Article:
Records Management Essentials

Home        Records Management Essentials        Section 1        1.2. Records are the property of the State

1.2. Records are the property of the State

A fundamental concept of the Public Records Management Act is that records created by government are the property of the State. They are governed by statute and are not subject to the discretion of the government employees.

Utah Code 63A-12-105 – Records are property of the state – Disposition – Penalties for intentional mutilation or destruction.
(1) All records created or maintained by a state government entity are the property of the state and shall not be mutilated, destroyed, or otherwise damaged or disposed of, in whole or part, except as provided in this chapter
(2)(a) Except as provided in Subsection (2)(b), all records created or maintained by a political subdivision of the state are the property of the state and shall not be mutilated, destroyed, or otherwise damaged or disposed of, in whole or in part,…

The mandate that records shall not be mutilated, destroyed, or otherwise damaged or disposed of (except as provided) can be positively stated: records must be maintained and must remain accessible. Records are a valuable asset, and their preservation requires active attention. It is not enough that they are not inappropriately and deliberately shredded or deleted. They must not be mutilated or disposed of by virtue of neglect. Records that are not organized can become lost. Records on legacy formats can become inaccessible. Records stored in an unsafe environment can be damaged by exposure to the elements. Essential records that are not backed up can become lost through computer failure or disaster. Records are state property that must be appropriately protected.

The importance of maintaining government records is restated in the law, along with a declaration that intentional inappropriate destruction of records is a class B misdemeanor. Employees who intentionally and inappropriately destroy records may be subject to disciplinary action including suspension or discharge.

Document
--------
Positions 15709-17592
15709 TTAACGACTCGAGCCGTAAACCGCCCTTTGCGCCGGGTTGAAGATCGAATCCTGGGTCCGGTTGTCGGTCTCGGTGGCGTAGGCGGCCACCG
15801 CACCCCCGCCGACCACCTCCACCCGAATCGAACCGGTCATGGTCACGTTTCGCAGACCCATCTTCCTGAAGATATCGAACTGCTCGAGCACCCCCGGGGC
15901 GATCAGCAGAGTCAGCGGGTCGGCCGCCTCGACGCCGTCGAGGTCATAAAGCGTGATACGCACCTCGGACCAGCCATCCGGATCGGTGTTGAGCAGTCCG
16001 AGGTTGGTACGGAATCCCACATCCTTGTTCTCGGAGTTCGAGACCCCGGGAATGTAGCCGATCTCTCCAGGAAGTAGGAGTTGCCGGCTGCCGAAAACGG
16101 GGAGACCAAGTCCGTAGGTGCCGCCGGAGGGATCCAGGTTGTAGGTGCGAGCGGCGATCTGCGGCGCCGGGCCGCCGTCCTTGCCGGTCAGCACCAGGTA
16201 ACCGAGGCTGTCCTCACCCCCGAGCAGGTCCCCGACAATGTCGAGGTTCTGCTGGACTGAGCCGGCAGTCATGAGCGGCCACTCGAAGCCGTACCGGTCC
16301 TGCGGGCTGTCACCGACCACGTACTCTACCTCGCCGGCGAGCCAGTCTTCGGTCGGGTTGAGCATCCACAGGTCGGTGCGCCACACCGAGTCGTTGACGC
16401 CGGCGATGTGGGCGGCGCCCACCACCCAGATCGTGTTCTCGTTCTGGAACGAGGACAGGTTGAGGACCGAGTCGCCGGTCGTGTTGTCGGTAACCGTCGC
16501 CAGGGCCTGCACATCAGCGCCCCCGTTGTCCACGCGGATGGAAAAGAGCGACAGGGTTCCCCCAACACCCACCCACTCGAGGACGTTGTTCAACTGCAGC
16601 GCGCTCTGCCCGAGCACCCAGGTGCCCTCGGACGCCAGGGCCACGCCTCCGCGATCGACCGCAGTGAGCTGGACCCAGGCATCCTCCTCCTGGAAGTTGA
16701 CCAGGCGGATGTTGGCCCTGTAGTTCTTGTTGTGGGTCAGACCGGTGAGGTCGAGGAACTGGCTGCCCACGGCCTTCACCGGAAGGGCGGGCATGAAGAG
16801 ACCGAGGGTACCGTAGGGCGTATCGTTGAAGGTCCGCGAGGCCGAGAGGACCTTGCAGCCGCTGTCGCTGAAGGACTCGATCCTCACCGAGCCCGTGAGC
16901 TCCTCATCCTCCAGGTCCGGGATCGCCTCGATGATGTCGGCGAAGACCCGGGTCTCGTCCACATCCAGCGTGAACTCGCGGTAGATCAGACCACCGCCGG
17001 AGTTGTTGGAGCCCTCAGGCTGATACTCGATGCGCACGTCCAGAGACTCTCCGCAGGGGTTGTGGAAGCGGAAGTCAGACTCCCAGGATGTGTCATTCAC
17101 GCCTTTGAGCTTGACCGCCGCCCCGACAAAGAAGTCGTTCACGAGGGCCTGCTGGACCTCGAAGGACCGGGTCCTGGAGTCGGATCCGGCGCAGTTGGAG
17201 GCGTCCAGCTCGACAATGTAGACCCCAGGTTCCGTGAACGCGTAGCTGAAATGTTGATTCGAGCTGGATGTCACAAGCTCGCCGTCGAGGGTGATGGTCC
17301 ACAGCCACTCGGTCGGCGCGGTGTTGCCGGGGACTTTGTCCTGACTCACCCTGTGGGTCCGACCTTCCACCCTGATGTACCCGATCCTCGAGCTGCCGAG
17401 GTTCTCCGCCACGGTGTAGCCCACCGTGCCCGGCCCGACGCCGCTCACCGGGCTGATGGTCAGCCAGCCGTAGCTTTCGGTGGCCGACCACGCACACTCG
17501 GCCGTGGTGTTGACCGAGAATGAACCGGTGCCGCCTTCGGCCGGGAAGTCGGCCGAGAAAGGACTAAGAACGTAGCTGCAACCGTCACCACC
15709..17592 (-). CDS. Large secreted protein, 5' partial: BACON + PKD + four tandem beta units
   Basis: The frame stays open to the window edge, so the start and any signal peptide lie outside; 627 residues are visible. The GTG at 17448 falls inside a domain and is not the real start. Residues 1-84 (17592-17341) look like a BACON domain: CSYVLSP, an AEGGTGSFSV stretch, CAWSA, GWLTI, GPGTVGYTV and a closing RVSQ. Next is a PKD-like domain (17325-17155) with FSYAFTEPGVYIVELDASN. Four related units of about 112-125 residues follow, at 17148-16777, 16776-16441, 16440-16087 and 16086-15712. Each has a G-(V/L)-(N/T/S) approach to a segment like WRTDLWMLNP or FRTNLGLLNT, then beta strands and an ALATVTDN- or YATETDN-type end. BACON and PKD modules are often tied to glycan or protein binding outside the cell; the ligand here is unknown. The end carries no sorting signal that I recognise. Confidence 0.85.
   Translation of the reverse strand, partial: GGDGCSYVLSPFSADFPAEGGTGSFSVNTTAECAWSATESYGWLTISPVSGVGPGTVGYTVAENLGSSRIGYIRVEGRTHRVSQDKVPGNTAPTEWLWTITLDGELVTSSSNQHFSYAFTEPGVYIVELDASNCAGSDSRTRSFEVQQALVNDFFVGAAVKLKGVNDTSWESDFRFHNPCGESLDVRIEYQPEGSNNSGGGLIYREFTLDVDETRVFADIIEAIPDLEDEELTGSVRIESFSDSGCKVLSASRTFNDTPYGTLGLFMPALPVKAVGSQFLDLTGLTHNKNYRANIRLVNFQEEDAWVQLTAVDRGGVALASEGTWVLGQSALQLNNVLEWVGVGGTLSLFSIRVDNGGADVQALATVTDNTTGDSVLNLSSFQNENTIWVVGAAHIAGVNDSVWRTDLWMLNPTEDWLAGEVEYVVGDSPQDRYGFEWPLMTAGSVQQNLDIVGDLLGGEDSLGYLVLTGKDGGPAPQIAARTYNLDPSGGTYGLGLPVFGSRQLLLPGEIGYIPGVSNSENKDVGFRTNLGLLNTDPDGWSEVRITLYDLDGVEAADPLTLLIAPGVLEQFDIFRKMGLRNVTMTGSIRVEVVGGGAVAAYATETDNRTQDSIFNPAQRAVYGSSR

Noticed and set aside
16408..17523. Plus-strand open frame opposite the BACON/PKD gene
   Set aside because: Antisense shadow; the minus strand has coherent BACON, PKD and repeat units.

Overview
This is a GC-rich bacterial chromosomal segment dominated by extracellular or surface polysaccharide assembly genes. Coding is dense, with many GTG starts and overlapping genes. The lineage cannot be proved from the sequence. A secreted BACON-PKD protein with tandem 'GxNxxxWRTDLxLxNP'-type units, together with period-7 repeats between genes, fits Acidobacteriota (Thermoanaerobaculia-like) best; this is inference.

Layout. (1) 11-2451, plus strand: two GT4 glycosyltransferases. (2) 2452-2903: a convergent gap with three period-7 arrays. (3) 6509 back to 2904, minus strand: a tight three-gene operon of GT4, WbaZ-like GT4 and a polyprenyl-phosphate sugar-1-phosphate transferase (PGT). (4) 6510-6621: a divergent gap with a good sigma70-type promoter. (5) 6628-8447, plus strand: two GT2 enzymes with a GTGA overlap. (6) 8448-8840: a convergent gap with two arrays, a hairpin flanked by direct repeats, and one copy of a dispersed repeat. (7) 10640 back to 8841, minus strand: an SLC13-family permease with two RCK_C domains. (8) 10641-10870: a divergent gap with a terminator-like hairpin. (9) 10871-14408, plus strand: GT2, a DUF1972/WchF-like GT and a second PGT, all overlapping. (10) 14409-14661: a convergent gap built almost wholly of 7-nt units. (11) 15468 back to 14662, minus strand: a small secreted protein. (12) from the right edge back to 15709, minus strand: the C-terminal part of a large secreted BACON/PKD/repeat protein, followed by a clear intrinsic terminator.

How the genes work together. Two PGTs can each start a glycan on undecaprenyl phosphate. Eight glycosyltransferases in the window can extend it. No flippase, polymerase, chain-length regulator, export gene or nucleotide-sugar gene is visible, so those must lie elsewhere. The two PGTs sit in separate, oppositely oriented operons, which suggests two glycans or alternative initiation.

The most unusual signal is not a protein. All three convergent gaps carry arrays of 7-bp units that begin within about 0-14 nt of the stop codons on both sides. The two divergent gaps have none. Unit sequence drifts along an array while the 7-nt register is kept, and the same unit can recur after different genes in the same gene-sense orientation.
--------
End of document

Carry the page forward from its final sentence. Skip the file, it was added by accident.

Utah Code 63A-12-105 – Records are property of the state – Disposition – Penalties for intentional mutilation or destruction.
(3)(a) It is unlawful for a person to intentionally mutilate, destroy, or to otherwise damage or dispose of the record copy of a record knowing that the mutilation, destruction, damage, or disposal is in contravention of
  • (i) a governmental entity’s properly adopted retention schedule; or
  • (ii) if no retention schedule has been properly adopted by the governmental entity, the model retention schedule, as provided in Section 63G-2-604.

 

Record Copy

The statute isolates the legal requirement for maintaining records to the record copy. The record copy is the official copy. By definition records can be reproduced. Records are duplicated to create reference copies, access copies, working copies, backup copies, and so on, but the requirement of the law is to maintain one record copy.

 

Records Retention Schedules

Record copies of government records are to be retained according to either properly adopted retention schedules or the model retention schedule (Utah Code 63G-2-604(1)). The “model retention schedules” maintained by the State Archives, as defined in law, are commonly called General Retention Schedules.

 

General Retention Schedules

The General Retention Schedules provide descriptions of common record groups, along with pre-approved retention requirements. General schedules are approved by the State Records Committee (SRC) in accordance with Utah Code 63G-2-604(1)(b), and are available for immediate use; they are posted on the Archives website at archives.utah.gov/recordsmanagement/retention-schedules.html.

Some examples of general schedule items are:

 

Series-specific Retention Schedules

When a governmental entity has records that are not described in a General Retention Schedule, or if a governmental entity needs to have a retention period approved that is different than that provided in the General Retention Schedule, then proposed series-specific schedules should be submitted to the State Records Committee for approval. Once the State Records Committee, or other authorized body, approves series-specific retention schedules, they carry the same mandate for compliance as General Retention Schedules. Series-specific retention schedules are also available on the archives website at archives.utah.gov/recordsmanagement/retention-schedules.html.

Note that the retention provided in retention schedules is a requirement and not a guideline.  Utah Code 63G-2-604(1)(b) says, “The governmental entity shall maintain and destroy records in accordance with the retention schedule.” This suggests that the legal requirement is not only to maintain records for the full length of the approved retention period, but also to destroy or transfer records to the State Archives when the approved retention period has expired.